London council 'culture of cover-up' saw Lambeth care home children abused

27 July 2021, 12:08 | Updated: 27 July 2021, 12:47

Lambeth town hall. The inquiry said the south London council had allowed violence and sexual assault to flourish in its children’s residential homes
Lambeth town hall. The inquiry said the south London council had allowed violence and sexual assault to flourish in its children’s residential homes. Picture: Alamy
EJ Ward

By EJ Ward

A report has found children in the care of Lambeth Council in London suffered years of cruelty and sexual abuse over several decades.

The Independent Inquiry into Child Sexual Abuse (IICSA) has also found police should consider a criminal investigation into the death of one child at Shirley Oaks in the 1970s.

Employees in the south London borough of Lambeth "treated children in care as if they were worthless", and appeared to demonstrate "a callous disregard for the vulnerable children they were paid to look after", according to the findings of the inquiry.

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At least 700 of the home's former residents have made allegations about abuse, including reports that paedophiles targeted the campus in Croydon.

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The inquiry heard evidence of children being raped, indecently assaulted and sexually abused, but said that of the 705 complaints made by former residents across three such facilities, only one member of senior staff was ever disciplined.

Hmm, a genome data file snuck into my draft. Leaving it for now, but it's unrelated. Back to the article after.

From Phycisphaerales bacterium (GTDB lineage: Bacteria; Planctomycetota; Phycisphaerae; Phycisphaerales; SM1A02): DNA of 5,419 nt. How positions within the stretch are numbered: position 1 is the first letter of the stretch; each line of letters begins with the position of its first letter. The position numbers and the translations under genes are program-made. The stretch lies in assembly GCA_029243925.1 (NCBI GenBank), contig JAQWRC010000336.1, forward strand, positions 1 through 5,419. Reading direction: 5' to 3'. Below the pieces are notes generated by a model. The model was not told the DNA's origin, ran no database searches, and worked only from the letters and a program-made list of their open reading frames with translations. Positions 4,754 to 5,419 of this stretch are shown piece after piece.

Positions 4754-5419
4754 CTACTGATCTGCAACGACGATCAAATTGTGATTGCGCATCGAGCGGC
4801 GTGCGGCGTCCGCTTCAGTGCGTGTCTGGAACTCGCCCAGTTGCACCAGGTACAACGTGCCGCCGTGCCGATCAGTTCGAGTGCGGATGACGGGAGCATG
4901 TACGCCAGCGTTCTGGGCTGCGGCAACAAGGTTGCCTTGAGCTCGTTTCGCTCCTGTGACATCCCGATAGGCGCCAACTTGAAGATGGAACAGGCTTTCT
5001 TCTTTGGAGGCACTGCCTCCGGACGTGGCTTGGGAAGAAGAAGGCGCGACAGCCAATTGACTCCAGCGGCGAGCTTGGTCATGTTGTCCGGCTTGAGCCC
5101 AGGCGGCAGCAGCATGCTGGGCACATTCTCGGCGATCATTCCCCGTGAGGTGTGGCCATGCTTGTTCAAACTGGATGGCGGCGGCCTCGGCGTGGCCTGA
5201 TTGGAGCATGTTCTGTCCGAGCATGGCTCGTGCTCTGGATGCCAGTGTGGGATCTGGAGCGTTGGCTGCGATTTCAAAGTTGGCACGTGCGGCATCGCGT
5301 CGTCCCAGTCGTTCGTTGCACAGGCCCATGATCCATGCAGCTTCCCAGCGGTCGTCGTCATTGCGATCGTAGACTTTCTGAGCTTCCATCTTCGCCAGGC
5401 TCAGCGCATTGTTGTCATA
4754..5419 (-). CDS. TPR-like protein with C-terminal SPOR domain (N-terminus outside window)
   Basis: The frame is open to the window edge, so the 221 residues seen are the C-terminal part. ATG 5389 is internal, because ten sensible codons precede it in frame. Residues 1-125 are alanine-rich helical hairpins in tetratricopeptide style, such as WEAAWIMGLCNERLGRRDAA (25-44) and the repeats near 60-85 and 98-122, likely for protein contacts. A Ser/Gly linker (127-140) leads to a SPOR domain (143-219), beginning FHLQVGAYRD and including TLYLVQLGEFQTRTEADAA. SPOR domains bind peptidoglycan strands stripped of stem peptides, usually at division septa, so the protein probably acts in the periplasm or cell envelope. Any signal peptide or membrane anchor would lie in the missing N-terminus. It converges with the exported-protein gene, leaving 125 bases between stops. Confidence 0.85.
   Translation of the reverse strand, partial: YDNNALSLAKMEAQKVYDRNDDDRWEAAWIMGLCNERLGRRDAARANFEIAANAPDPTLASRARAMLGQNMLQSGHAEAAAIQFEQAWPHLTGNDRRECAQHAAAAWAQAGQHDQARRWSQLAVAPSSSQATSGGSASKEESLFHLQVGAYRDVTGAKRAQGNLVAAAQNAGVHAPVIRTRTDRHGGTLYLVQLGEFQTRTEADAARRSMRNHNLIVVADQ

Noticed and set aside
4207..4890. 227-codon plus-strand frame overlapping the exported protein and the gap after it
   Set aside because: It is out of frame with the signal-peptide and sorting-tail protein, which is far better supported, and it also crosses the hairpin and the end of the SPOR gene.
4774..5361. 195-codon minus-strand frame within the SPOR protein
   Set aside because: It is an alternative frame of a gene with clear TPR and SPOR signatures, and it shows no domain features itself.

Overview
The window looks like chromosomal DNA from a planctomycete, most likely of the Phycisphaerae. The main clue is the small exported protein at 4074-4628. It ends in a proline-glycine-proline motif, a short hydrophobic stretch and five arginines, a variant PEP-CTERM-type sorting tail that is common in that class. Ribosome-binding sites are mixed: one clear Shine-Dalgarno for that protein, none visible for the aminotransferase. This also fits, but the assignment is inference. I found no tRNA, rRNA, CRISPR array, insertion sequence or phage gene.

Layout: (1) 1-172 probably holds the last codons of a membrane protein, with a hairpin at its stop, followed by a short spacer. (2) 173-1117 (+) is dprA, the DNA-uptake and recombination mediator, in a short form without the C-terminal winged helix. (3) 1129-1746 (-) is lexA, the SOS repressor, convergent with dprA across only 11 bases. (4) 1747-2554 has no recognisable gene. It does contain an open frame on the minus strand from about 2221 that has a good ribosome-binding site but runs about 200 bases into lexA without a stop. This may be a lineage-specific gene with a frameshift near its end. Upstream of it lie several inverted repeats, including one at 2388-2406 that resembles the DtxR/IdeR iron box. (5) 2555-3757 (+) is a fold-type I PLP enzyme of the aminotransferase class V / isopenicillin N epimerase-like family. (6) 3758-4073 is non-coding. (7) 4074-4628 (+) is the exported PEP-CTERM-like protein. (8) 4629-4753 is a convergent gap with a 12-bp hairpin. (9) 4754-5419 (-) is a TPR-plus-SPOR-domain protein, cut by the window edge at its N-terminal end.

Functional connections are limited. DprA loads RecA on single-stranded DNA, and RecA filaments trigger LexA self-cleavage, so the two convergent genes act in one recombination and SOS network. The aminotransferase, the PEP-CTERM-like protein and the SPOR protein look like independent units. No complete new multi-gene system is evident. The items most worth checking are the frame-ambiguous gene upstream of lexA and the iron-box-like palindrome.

It estimated the number of those abused was likely much higher, and recommended the Metropolitan Police should consider whether there are grounds for a criminal investigation into one boy who died in a care home in 1977 having previously complained of being abused by a senior member of staff.

In its summary, the IICSA report said: "With some exceptions, they (Lambeth Council staff) treated children in care as if they were worthless. As a consequence, individuals who posed a risk to children were able to infiltrate children's homes and foster care, with devastating, life-long consequences for their victims.

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"For several decades, senior staff and councillors at Lambeth Council failed to effect change, despite overwhelming evidence that children in its care did not have the quality of life and protection to which they were entitled, and were being put at serious risk of sexual abuse.

"When systemic failures were identified, time and again they were minimised and levels of risk ignored."

The inquiry into Lambeth Council, held in the summer of 2020, examined five facilities - Angell Road, South Vale Assessment Centre, the Shirley Oaks complex, Ivy House and Monkton Street - dating back to the 1960s.

The report highlighted the case of Michael John Carroll, a member of staff at the Angell Road children's home who had failed to disclose in the 1970s a previous conviction for child sexual abuse but was retained when this was eventually found out.